Many adult dogs experience an episode that looks like a seizure or a stroke, and we are concerned that some Frenchies are being euthanized needlessly due to misdiagnosis.
Vestibular disease presents suddenly. One minute your dog is
running around or chewing a toy, and the next minute she can't stand up
or remain standing, or she can't focus her eyes, and they are moving
back and forth quickly in a motion called nystagmus. Her head may tilt
either immediately or sometime later in the hours or days following the initial event. She
may drool. She may panic. If you are like most people, you will almost
certainly panic. Try to stay calm and take her to the vet as soon as you can.
Deo suffered from vestibular disease. In this photo you can see his head tilt and his left eye is a little less bright because of facial paralysis on that side.
Here's what is happening: your dog has lost her sense of balance.
She can't figure out her relationship to the ground and that's why she's
staggering. Most episodes are "idiopathic" which means nobody knows
what causes them. Some speculate that there is a tiny blood clot in the
area of the brain that affects balance, and as it dissolves, the
condition resolves. But there is no agreement about what it causes it, and there may be a number of possible causes that result in the same set of symptoms.
FBRN grad Eva had a bout of vestibular disease, too. She's not suspiciously squinting at you in this photo. Like Deo, she had some facial paralysis on the left side of her face. She's much better now.
Frida's experience with vestibular disease was very helpful to Eva's owner as she navigated the diagnostic process. Did you know there are Internet support groups for virtually every medical condition a dog might have?
In the days following the initial
event, some dogs also experience facial paralysis, and the paralysis can
be either obvious or subtle. Many dogs develop a head tilt, which may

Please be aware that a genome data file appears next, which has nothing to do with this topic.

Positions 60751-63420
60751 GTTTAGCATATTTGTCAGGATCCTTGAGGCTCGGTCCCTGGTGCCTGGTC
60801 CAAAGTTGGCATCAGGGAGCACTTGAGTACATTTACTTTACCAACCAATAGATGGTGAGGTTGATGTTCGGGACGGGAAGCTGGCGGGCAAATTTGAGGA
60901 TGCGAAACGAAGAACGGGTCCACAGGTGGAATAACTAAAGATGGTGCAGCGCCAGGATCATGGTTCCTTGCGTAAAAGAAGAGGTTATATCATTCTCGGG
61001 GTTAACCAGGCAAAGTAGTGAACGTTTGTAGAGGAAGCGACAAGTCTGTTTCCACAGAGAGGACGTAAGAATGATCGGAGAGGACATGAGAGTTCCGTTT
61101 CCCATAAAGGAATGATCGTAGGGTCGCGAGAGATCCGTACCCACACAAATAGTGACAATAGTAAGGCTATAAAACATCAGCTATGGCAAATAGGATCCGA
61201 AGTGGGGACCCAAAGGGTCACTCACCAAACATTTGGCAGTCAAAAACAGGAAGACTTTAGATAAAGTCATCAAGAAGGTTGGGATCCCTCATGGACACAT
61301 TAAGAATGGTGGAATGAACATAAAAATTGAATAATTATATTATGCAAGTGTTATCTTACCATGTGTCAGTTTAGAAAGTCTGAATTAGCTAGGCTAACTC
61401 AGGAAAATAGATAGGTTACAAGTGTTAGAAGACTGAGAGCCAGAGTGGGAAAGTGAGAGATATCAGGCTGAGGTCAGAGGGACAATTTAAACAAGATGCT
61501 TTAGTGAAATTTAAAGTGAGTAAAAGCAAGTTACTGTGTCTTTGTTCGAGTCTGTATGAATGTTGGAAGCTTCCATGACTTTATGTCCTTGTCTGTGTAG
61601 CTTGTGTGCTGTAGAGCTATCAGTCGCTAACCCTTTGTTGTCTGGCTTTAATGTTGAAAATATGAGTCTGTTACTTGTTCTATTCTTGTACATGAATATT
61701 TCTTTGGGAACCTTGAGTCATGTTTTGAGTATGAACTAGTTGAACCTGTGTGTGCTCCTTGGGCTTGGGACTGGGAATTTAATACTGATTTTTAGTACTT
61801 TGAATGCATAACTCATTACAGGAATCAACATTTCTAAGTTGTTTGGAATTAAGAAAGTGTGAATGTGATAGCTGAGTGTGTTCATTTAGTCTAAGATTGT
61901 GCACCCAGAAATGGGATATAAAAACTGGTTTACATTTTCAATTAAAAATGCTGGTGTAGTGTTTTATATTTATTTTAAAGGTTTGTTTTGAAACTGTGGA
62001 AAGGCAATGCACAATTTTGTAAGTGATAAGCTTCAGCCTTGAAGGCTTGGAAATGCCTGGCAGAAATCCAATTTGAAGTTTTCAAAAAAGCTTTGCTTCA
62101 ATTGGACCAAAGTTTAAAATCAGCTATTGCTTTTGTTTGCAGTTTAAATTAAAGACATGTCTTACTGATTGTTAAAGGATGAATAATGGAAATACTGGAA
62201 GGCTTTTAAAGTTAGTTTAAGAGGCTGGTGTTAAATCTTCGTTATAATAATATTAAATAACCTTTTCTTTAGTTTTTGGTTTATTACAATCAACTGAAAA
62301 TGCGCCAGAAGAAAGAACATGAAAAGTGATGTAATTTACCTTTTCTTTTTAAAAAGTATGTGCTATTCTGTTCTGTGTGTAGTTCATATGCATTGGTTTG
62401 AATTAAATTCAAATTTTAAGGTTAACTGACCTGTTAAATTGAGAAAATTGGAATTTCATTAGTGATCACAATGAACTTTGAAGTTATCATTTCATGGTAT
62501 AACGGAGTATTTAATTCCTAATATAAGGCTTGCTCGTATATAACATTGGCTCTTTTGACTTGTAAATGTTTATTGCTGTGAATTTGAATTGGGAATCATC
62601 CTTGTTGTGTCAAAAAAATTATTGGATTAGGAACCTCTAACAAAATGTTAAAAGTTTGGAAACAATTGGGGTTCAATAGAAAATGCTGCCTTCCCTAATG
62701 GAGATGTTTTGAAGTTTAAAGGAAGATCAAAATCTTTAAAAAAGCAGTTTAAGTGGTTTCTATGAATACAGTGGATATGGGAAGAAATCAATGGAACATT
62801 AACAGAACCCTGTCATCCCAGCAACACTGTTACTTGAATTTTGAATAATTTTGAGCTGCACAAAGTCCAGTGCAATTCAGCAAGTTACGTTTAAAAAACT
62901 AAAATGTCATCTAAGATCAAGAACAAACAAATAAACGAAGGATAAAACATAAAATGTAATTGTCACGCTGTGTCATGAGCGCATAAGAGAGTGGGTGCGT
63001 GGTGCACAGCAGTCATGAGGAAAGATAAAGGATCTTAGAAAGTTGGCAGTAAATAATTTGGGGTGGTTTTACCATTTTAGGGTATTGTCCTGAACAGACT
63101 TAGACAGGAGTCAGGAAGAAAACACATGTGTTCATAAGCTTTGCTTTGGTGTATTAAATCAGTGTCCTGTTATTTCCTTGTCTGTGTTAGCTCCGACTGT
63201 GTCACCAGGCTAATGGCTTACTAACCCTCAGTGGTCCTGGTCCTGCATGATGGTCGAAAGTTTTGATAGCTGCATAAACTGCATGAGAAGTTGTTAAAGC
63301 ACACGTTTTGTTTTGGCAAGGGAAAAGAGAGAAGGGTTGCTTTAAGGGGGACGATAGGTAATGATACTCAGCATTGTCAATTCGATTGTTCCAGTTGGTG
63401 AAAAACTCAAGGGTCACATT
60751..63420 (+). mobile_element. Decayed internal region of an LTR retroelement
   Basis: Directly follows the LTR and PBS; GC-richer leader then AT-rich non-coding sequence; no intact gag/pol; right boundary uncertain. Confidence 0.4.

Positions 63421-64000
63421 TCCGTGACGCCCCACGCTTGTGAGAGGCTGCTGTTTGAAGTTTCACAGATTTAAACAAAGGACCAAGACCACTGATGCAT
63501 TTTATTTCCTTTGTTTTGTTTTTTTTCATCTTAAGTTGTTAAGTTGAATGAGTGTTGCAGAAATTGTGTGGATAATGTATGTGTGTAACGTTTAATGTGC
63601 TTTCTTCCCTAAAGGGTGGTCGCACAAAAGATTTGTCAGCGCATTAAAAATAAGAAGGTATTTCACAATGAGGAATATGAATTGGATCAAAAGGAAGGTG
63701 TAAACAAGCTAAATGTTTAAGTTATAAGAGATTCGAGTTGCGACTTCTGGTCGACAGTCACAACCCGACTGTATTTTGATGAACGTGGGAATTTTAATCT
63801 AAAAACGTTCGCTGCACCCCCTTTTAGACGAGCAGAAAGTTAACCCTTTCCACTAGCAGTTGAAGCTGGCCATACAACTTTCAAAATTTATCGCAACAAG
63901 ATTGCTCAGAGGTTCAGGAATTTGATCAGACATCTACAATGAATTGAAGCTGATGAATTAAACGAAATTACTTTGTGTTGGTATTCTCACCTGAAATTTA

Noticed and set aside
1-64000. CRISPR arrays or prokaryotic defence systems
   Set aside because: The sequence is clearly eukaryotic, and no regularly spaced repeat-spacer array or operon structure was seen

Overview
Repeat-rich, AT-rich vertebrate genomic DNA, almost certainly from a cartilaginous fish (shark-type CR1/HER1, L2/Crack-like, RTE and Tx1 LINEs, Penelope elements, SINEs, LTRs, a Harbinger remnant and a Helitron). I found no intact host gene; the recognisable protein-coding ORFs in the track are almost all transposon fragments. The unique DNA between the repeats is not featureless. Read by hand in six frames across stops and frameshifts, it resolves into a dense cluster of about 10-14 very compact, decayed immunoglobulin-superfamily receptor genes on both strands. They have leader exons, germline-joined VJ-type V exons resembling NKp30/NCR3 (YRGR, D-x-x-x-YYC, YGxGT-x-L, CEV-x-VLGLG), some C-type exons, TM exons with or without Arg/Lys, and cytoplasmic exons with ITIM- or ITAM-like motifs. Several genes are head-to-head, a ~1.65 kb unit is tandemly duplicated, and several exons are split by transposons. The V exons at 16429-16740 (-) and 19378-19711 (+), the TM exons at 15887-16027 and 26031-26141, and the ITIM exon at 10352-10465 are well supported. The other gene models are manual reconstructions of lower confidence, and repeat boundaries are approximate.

resolve in a few days, or a month, or never. Most dogs do recover within a
month or so.
As the days pass following the initial event, you may find that
your dog is not interested in eating. If you had the spins, you probably
would not want to eat, either, but some dogs respond well to
anti-nausea meds or to hand-feeding. Some people suggest that while your
dog is recovering from the worst of it, you leave a light on, so she
can find an object and orient herself to it even in the night.
FBRN grad Maxwell Smart had a vestibular disease episode. His family wrote to us and asked us to do this report on VD.
Vestibular disease happens most oftens in dogs who are 6 years old and older, but some young dogs have had vestibular disease--Deo and Maxwell Smart were on the young side, while Eva was a senior dog when she had it.
Watching a dog have a seizure or experience a stroke or the
symptoms of vestibular disease is very frightening, and it can be
heartbreaking. Try to keep your head, and try to remember that what
looks like a stroke or a seizure may well be something far less
worrisome and will often resolve completely or nearly so.
A New Year free of emergency veterinary clinic visits, that's the wish we wish for you, from
The Frog Princess
(This material originally appeared on FBRN's home page.)